It wasn’t a common thing to be out when I was a kid. Having grown up in the early 90’s, all I knew of gay culture was that I was a likely candidate to join the team, and that my prospects weren’t good. I had heard of estranged family members, how often people speculated about another’s sexuality, and knew that I could never make it in any position at the one place gay was okay; the salon.
As I got older, more and more representations of LGBTQ individuals were showing up on TV and in movies. What started as a few taboo stories on premium channels in my youth (e.g. Sex in the City, Queer as Folk, and The L Word) has grown into primetime slots on basic cable (e.g.The Fosters, Modern Family, and Grey’s Anatomy).
The world has gotten so much better for LGBTQ youth in fact, that my adolescent clients are often teaching me new vocab terms, coming out earlier in life, and analyzing ways to make their world more inclusive.
While I can think of at least 100 programs reflecting on LGBTQ youth, I can only think of two shows that represent for those coming out later in life (Grace and Frankie and Transparent). Media is not the only place this disparity exists. Research on coming out over the lifespan is sparse, resulting in fewer social services, specialty providers, and resources for LGBTQ adults. Consequently, the population that has lived through the most bigotry is also the least likely to be supported in dealing with it, even today.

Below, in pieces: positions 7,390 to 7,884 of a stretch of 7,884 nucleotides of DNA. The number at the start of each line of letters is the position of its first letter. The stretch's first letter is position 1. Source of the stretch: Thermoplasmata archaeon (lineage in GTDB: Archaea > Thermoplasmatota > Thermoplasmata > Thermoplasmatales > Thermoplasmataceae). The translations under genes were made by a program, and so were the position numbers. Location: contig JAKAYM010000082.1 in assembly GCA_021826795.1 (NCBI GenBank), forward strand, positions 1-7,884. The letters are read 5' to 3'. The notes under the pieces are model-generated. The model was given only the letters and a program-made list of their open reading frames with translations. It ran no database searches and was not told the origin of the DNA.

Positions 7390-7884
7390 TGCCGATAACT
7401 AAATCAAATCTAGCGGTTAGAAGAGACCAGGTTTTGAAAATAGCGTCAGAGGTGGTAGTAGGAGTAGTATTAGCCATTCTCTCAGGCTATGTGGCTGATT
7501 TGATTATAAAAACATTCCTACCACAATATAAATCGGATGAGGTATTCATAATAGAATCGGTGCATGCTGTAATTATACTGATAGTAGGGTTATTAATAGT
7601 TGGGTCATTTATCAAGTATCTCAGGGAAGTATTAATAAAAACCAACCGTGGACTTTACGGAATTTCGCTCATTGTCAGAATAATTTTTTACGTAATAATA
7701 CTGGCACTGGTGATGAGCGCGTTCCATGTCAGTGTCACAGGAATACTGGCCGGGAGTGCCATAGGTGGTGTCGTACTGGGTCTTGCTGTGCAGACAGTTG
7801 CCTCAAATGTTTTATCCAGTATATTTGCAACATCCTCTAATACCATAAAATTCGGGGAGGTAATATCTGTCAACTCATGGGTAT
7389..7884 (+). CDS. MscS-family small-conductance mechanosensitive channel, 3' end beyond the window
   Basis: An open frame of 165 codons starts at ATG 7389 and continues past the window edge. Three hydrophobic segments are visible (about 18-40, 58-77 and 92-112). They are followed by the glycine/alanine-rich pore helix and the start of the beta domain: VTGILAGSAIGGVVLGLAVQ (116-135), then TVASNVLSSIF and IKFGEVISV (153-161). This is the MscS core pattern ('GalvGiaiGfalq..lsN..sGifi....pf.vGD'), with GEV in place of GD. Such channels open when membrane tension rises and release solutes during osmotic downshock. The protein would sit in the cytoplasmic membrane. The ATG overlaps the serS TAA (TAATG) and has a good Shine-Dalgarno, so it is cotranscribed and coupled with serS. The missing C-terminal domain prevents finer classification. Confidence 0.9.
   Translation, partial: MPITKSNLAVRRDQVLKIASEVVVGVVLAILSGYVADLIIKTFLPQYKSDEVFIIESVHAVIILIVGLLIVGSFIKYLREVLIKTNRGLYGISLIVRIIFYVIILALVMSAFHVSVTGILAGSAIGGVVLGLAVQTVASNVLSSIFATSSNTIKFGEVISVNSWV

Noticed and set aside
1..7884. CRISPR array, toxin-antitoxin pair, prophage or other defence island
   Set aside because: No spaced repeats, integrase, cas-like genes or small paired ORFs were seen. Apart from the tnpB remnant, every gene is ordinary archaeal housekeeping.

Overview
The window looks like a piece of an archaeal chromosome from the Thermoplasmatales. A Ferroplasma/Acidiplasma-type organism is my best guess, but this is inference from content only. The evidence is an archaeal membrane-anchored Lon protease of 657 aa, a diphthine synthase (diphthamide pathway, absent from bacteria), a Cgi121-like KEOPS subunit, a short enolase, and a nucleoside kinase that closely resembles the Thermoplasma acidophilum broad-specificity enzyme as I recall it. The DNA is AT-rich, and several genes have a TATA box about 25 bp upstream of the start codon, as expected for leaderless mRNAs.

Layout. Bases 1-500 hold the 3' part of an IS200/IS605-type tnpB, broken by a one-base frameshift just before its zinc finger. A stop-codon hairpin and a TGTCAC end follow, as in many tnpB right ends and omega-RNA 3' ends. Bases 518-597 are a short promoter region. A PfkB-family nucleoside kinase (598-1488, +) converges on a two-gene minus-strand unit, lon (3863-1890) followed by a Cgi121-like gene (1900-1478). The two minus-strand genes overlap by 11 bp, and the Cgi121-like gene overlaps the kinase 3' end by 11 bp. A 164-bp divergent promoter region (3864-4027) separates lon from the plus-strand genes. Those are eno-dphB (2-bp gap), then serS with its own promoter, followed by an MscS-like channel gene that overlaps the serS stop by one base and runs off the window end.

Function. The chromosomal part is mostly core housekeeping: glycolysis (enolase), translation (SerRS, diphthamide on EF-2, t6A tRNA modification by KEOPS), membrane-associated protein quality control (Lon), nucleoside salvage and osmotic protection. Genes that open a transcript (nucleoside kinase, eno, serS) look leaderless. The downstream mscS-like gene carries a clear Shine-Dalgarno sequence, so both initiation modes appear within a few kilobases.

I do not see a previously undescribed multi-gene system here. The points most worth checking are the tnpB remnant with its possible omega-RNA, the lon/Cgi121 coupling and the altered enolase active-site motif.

If celebrities like Barry Manilow, Meredith Baxter, and Jodie Foster are any indication, many baby boomers might still feel trapped in the closest, unsure of how to navigate their own coming out story. Issues like how to come out to your kids, disclosing to a spouse, or finding a queer community later in life, are uniquely complicated and sensitive. They become barriers with decades of foundation to hide behind. To all the readers who are thinking to themselves, “you’ve faked it so long—why change it now that you’re older and settled?” I can only tell you that in my experience, better late than never when it comes to true happiness.
This Pride Month, we want to send thanks to all the people who have helped make the world safer to come out and be out in, send appreciation to all the people who continue to make the world a better place, and send support to all those who haven’t had the opportunity to come yet. Hope to see you at the 2018 Twin Cities Pride Festival!